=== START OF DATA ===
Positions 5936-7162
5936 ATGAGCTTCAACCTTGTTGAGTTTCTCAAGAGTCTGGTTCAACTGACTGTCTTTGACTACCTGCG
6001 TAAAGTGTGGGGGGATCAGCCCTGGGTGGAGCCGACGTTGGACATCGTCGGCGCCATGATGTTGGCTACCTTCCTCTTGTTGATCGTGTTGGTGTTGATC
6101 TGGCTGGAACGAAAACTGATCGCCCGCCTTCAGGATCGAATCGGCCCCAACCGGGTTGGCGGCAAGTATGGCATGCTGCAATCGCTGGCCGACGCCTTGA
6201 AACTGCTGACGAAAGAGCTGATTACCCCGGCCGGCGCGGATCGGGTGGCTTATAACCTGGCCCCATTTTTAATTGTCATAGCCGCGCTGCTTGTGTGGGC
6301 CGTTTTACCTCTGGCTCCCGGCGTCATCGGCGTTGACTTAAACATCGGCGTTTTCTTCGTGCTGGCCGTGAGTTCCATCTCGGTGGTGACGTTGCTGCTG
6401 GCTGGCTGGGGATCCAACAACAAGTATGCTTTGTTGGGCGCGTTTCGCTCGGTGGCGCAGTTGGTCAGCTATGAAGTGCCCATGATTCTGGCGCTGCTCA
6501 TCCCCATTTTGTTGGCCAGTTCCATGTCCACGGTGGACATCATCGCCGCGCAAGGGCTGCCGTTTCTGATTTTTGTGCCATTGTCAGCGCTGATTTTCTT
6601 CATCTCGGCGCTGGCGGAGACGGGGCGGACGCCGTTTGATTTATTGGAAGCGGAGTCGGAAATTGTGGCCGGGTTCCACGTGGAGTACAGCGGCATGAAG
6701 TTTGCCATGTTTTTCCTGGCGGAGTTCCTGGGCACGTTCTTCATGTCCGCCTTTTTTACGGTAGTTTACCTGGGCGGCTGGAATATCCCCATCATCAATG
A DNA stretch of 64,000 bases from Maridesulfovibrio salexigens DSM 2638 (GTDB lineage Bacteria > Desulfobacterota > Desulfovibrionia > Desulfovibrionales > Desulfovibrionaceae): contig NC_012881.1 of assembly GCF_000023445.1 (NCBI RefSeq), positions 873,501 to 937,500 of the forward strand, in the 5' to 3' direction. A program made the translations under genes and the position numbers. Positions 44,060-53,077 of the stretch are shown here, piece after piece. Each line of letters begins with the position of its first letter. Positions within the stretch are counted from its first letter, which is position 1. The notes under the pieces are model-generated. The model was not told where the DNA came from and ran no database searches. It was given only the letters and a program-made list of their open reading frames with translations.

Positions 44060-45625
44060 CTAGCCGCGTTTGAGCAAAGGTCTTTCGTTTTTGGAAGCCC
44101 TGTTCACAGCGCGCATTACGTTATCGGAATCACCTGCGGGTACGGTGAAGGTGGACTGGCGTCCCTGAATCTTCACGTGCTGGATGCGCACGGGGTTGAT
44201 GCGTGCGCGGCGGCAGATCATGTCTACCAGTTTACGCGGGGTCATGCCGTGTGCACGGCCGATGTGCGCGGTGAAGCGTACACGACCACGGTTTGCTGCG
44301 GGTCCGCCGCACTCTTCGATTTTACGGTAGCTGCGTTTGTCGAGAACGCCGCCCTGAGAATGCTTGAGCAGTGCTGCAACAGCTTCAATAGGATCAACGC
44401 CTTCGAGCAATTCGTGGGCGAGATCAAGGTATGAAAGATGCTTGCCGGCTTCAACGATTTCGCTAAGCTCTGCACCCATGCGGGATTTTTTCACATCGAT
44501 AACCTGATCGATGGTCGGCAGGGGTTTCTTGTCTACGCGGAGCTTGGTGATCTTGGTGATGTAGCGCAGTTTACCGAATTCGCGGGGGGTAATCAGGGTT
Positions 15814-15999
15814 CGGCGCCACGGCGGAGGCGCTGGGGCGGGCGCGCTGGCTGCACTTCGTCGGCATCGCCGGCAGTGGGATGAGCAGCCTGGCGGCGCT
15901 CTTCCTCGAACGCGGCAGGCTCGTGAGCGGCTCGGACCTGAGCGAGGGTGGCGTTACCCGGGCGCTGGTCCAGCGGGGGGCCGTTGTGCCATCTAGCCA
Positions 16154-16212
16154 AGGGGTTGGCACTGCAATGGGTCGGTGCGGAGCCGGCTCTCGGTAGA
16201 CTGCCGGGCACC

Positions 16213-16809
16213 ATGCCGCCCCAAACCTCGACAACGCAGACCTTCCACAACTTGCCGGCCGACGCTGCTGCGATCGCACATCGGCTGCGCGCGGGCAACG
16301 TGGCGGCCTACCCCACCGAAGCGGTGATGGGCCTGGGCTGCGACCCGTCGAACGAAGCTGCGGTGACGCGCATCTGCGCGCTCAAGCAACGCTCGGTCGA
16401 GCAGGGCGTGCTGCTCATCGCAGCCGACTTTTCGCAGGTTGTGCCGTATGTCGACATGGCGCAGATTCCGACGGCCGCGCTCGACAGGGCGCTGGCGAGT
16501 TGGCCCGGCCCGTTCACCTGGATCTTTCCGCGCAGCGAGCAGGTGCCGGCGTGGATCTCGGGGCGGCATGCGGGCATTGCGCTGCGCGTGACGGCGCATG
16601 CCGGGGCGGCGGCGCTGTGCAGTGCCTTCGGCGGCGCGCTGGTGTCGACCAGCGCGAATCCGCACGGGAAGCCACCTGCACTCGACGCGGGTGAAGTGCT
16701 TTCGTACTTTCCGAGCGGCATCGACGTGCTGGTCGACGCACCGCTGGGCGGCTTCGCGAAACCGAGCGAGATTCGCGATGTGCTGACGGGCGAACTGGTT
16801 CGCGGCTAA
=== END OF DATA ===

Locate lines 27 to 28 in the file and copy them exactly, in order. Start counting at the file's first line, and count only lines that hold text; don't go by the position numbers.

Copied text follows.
16301 TGGCGGCCTACCCCACCGAAGCGGTGATGGGCCTGGGCTGCGACCCGTCGAACGAAGCTGCGGTGACGCGCATCTGCGCGCTCAAGCAACGCTCGGTCGA
16401 GCAGGGCGTGCTGCTCATCGCAGCCGACTTTTCGCAGGTTGTGCCGTATGTCGACATGGCGCAGATTCCGACGGCCGCGCTCGACAGGGCGCTGGCGAGT